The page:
School of Law

Allyson Thompson

Hometown: Lowell, Indiana
Major: Juris Doctor
Expected Graduation: 2019

One of the top-performing students in her class, Allyson has been on the Dean’s List every semester, won the CALI Award in Legal Writing in the fall of 2016 and spring of 2017, won the CALI Award in Business Organizations in spring 2018, and was inducted into Alpha Sigma Nu. She has served as an academic tutor for two different first-year legal courses and as a legal research assistant researching and drafting works on military law and the constitutionality of government actions.

Allyson served as development coordinator for Stand Up For Each Other! (SUFEO), a student organization at the law school that advocates for Chicago Public School students involved in disciplinary proceedings. She is an active member of the Loyola Community Law Center and graduated summa cum laude from Purdue University in 2015 with a bachelor’s in psychological sciences and minors in both Spanish as well as law and society.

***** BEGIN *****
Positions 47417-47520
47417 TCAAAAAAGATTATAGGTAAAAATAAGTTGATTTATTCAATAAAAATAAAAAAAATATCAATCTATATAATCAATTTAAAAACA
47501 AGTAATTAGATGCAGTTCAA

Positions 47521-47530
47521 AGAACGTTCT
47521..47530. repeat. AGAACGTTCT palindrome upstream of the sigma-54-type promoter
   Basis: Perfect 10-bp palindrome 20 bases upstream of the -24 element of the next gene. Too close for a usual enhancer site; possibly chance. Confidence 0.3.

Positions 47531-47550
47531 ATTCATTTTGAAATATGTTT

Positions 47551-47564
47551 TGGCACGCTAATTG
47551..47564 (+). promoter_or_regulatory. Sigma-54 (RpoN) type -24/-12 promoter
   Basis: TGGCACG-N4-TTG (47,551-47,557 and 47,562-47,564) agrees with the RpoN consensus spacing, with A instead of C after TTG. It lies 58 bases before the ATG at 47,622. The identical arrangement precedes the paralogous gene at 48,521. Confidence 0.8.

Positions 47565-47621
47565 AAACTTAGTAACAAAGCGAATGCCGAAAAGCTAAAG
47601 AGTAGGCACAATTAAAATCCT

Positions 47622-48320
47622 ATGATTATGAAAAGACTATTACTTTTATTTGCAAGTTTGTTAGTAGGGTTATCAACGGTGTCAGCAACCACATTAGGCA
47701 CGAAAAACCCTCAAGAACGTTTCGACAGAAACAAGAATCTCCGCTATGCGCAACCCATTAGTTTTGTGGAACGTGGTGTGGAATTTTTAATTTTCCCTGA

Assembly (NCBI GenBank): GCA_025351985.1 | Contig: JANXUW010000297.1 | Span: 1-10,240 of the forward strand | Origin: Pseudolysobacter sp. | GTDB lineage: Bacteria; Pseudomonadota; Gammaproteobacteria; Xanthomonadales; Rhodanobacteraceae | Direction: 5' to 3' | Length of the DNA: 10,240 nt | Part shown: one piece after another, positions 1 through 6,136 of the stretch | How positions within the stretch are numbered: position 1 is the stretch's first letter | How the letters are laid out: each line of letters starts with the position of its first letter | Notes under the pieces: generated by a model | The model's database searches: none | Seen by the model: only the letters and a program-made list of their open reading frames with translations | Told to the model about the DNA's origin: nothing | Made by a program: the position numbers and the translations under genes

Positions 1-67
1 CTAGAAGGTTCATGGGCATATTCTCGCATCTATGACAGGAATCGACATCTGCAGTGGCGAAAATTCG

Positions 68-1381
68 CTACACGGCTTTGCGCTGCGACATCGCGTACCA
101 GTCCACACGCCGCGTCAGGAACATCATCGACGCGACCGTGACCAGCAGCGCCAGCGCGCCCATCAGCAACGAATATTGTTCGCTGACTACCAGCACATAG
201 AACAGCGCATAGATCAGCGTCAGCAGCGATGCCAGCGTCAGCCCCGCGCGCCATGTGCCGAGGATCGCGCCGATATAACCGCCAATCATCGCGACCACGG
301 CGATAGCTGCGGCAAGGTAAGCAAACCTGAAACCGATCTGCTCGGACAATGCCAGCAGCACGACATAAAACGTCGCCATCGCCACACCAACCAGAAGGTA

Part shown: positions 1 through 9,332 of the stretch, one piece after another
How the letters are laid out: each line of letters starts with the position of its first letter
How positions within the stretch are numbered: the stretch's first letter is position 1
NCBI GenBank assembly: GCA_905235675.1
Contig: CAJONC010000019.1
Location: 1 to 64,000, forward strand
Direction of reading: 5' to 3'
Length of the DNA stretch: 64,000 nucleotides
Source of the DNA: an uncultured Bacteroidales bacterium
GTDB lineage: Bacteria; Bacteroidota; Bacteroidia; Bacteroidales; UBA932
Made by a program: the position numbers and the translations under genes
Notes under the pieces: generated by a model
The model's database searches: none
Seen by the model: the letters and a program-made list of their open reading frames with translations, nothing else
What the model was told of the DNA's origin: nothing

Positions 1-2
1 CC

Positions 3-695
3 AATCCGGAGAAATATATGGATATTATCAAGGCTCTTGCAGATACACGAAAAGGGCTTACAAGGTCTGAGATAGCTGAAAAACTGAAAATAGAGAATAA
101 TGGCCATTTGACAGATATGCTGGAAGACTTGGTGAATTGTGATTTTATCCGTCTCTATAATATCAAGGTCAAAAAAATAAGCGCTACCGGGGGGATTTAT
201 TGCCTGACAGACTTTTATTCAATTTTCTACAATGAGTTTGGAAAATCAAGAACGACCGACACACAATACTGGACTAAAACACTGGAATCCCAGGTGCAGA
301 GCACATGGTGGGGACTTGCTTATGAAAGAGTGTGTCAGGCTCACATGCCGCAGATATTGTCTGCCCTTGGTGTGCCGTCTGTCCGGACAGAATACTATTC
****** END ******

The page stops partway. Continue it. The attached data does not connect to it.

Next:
Here, Allyson talks about how she plans to use her education for good—and what her experience with SUFEO throughout law school taught her.

What was the most meaningful volunteer, service, or student organization activity you’ve been involved in? How has it influenced you or shaped you as a person?

SUFEO strives to reduce the use of out-of-school suspensions to keep young people in school and ensure that students receive the accommodations and services to which they are entitled to ensure that they succeed in school. In SUFEO, I represented many parents and children at school meetings and mediations. I trained law students to be advocates for students and parents, and helped facilitate a training in an at-risk community to ensure that parents are aware of their children’s education-related rights. My experiences help me recognize injustices that occur in schools, the need for legal services in at-risk communities—and the incredible impact that a lawyer, and even a law student, can make.

What’s the most valuable lesson you’ve learned from your Jesuit education?

Regardless of your career path, you have the power to use your education for good.

What do you hope to achieve after college, and how has Loyola prepared you?

I plan to work in health law. In addition to doctrinal knowledge, or “book smarts,” Loyola has helped me to develop practical knowledge and skills that will carry over into my career.


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